Three essays in public economics

TitleThree essays in public economics
Publication TypeThesis
Year of Publication2013
AuthorsAnderson, MThroan
AdvisorScholz, JKarl
Number of Pages124
Date Published2013
UniversityThe University of Wisconsin - Madison
CityMadison, WI
Thesis TypePh.D.
Accession Number1436977212
KeywordsHealth Conditions and Status, Methodology, Net Worth and Assets, Other, Public Policy, Social Security

The first and second chapters of this dissertation consider household financial decision making. In the first chapter I examine the phenomenon of early claiming for Social Security retirement benefits. Previous work has shown that early claiming, in particular by the primary earner in married couples, is not consistent with household benefit maximization nor is it predicted by models of utility maximization. I show that observed claiming behavior is explained well by a model in which the primary earner chooses when to claim without taking into consideration the effect of the choice on the secondary earner's spousal and survivor benefits. I find that the decrease in the value of household benefits due to early claiming is borne almost entirely by the surviving spouse. In the second chapter, with John Karl Scholz and Ananth Seshadri, we use the insight of a lifecycle model to better understand the factors that affect household retirement savings targets. Two of the most important determinants of savings targets are households' location in the lifetime income distribution and number of children. We measure the deviation of a set of financial guidelines for retirement saving from the optimal asset accumulation implied by the lifecycle model and suggest an alternate savings heuristic that takes into account insights from the lifecycle model. The third chapter applies a novel estimation strategy to measure the benefit of hazardous waste site remediation. In contrast to previous estimates, this method calculates the benefit of site remediation allowing for diminishing marginal utility. Using data on home sales in Cincinnati, Ohio in 2000 I find the median willingness to pay for a one mile increase to the nearest hazardous waste site is $228 per year. This is lower than previous estimates which range from $284 to $1,065 per year.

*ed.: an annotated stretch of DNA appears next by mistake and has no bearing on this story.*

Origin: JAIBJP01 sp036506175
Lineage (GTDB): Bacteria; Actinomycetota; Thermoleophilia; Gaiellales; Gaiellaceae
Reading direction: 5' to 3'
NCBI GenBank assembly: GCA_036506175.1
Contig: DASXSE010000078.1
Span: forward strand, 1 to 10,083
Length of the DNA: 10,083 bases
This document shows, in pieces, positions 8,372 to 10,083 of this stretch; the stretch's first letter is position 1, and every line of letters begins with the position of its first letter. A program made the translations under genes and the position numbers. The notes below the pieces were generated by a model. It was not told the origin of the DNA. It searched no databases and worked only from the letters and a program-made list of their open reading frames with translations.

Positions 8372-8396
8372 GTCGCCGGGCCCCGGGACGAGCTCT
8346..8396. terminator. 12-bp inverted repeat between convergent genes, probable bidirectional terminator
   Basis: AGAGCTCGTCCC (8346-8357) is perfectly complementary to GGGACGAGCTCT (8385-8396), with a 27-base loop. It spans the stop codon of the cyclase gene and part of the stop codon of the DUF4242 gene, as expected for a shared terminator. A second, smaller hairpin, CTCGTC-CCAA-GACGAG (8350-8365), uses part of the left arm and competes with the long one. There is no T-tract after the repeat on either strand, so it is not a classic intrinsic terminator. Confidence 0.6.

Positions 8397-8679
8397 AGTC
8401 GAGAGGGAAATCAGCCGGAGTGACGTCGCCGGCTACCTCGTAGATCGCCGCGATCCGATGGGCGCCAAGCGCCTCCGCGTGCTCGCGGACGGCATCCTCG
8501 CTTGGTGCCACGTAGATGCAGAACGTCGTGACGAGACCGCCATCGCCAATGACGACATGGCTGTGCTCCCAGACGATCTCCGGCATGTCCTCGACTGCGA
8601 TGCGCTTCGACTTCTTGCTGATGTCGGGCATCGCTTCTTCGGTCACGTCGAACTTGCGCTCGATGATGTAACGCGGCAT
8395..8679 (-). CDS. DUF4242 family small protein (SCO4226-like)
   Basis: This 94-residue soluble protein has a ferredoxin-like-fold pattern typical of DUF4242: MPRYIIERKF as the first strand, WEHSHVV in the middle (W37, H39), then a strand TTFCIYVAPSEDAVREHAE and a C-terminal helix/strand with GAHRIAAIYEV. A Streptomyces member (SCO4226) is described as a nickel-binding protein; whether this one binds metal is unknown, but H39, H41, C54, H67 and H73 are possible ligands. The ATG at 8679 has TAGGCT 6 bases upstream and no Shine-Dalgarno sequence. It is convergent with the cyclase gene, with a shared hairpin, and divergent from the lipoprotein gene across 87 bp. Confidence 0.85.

Endnote Keywords

0438:Environmental economics

Endnote ID


Citation Key6198